This is the first post I wrote on the topic of Polyhedral Pantheons, but the Polyhedral Pantheons Hall of Fame page is a better starting point. It has links to pretty much everything on my site regarding Polyhedral Pantheons, and even some on other sites.
I am shamelessly stealing the idea for this from The Rose of the Prophet trilogy by Margaret Weis and Tracy Hickman.
The pantheon is designed somewhat using an icosahedron (a d20). There are twenty gods, each defined by three attributes or primary influences (which color the personality and goals of the god). Good, Evil, Love, War, and so on.
This seems almost made for a pantheon design system using clerical domains, doesn’t it?
(It could make use of portfolios instead, but when working semirandomly I like to assign portfolios based on the domains rather than the reverse because I think it leads to more interesting combinations. Also, the models described below can lead to a single porfolio being split between many gods, leading to many gods with the same domains modeling them.)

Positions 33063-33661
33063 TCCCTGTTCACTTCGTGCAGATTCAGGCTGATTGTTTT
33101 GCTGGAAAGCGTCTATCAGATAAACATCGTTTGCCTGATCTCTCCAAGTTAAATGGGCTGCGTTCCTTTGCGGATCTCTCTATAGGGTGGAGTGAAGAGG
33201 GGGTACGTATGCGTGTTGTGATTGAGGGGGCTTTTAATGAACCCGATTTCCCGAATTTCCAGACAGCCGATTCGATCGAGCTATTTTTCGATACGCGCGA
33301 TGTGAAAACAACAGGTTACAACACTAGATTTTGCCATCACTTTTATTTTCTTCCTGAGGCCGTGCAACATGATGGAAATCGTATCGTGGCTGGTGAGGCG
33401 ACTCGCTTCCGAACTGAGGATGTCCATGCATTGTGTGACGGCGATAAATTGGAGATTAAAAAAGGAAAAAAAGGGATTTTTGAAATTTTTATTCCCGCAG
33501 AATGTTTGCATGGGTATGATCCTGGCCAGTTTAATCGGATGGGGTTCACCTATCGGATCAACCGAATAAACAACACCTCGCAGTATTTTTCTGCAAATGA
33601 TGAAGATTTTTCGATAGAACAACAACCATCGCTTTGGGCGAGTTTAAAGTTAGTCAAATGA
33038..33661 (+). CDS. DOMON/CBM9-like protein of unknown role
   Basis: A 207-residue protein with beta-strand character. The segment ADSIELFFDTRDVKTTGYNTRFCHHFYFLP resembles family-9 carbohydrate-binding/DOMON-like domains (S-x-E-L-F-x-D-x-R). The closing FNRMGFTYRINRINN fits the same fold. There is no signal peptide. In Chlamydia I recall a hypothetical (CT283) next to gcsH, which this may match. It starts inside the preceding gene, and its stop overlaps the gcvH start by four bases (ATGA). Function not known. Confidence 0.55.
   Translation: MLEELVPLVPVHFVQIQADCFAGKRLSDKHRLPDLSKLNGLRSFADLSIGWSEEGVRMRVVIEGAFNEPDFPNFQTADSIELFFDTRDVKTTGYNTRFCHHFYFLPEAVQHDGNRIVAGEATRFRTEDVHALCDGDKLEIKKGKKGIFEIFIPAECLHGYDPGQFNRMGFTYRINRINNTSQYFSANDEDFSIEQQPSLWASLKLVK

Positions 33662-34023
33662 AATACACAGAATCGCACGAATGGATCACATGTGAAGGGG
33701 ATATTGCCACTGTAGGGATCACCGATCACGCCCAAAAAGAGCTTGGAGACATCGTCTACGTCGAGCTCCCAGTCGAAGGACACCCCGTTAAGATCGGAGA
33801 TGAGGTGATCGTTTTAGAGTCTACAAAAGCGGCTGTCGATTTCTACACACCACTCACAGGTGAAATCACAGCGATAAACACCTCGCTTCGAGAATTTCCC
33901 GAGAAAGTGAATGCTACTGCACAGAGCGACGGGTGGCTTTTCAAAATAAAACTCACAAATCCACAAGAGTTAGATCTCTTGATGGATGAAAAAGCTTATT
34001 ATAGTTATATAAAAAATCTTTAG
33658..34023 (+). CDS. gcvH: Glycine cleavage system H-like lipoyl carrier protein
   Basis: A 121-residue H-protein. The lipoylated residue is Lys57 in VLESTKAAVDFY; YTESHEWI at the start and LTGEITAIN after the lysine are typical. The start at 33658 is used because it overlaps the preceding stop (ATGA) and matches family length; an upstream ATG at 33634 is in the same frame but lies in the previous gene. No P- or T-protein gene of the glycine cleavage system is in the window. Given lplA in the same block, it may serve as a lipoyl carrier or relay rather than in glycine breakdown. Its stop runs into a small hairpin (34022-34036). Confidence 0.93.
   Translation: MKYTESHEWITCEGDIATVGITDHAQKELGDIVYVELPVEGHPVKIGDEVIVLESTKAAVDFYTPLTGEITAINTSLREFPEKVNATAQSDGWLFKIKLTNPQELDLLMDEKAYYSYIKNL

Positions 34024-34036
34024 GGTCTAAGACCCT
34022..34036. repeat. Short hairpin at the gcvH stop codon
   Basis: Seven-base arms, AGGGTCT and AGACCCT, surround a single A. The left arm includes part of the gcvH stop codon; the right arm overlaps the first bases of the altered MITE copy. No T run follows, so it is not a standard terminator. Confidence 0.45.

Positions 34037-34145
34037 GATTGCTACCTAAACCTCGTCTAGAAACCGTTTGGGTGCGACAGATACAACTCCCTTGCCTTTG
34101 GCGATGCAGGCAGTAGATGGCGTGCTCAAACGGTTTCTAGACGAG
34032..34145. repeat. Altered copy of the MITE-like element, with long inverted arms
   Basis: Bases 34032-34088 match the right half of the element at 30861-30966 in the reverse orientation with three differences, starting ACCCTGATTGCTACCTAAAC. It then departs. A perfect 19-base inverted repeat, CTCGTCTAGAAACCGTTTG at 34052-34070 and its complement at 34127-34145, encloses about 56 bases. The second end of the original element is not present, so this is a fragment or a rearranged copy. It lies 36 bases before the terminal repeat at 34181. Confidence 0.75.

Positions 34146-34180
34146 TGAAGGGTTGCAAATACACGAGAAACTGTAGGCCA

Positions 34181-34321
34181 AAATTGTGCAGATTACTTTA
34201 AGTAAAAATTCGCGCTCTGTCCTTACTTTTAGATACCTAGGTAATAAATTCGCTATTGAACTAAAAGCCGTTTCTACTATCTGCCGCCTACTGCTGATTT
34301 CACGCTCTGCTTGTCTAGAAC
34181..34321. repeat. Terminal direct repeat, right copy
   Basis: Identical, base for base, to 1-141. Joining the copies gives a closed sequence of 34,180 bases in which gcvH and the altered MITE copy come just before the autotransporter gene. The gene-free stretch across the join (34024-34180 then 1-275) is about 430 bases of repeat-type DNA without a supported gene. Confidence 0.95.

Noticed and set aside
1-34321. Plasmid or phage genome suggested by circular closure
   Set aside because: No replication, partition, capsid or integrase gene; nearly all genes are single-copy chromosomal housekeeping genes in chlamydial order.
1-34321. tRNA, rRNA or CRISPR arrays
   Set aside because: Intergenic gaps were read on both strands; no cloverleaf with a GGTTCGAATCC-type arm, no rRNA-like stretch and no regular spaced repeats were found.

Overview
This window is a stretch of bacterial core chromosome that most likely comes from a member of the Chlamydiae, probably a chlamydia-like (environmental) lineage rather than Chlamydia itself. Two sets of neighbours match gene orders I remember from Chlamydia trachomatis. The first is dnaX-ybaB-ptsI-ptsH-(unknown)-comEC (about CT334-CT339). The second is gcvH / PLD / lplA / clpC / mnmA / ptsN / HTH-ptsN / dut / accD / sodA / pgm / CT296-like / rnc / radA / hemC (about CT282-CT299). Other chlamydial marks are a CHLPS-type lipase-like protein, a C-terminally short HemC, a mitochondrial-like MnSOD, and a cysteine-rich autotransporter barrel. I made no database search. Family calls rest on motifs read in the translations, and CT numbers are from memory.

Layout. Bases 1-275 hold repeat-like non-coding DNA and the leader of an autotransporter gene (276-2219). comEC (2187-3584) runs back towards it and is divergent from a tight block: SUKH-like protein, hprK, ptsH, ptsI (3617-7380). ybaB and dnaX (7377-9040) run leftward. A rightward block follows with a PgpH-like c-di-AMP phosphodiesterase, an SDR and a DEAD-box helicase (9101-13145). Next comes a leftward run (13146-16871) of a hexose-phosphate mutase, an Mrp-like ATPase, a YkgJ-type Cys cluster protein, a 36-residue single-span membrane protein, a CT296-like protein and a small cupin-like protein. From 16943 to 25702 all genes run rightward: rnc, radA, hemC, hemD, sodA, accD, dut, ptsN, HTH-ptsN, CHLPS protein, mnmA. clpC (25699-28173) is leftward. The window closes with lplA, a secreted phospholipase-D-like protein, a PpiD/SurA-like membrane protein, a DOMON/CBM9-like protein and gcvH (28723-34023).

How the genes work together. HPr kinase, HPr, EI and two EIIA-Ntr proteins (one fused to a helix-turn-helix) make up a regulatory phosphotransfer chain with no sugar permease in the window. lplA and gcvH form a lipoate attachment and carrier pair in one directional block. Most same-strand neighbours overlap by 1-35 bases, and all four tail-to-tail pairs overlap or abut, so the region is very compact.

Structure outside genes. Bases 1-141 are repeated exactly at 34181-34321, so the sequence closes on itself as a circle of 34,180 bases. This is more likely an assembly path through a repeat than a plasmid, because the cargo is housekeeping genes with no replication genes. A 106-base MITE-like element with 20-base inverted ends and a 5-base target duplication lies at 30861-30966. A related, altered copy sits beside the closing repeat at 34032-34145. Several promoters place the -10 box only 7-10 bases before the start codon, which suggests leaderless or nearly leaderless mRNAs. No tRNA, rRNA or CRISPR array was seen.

Another idea inspired by fiction, this one is based on the Dance of the Rings series by Jane S. Fancher (I’ve only ever found three books; there’s a fourth book in the works).
In this series there are ‘leythium nodes’, places of power. Leythium seems to be a form of plotdevicium, so there really isn’t much detail about how it works or what it does, beyond “these are places of power”. I’ve inferred the following:
- A leythium node is a place of power.
- Nodes may have different powers available (one is known for healing).
- Nodes have different natural levels of power.
- A node may be ‘capped’, there is a method for controlling (or at least making use of) the power of a node.
- Capping a node requires a certain degree of skill; more powerful nodes are harder to cap.
- Capped nodes may be linked to each other, increasing the power available to those who make use of the nodes.
- As a capped node becomes more linked, the area affected by the node gets bigger.
- The person who controls a capped node (the Ringmaster, named after the rings of the device that governs the capped node, and the links to that node) can make rather direct use of the power of the node.
Now, aware that the leythium nodes of Dance of the Rings are a plot device more than a gaming element, I’m going to try to come up with some rules to model the observations made above.
The Eye of Fire is a caldera lake over an active volcano. From above it is almost perfectly circular, a deep blue (except for some red of magma visible at the bottom), and steaming hot. It is said to be a holy site of the good god of the elements.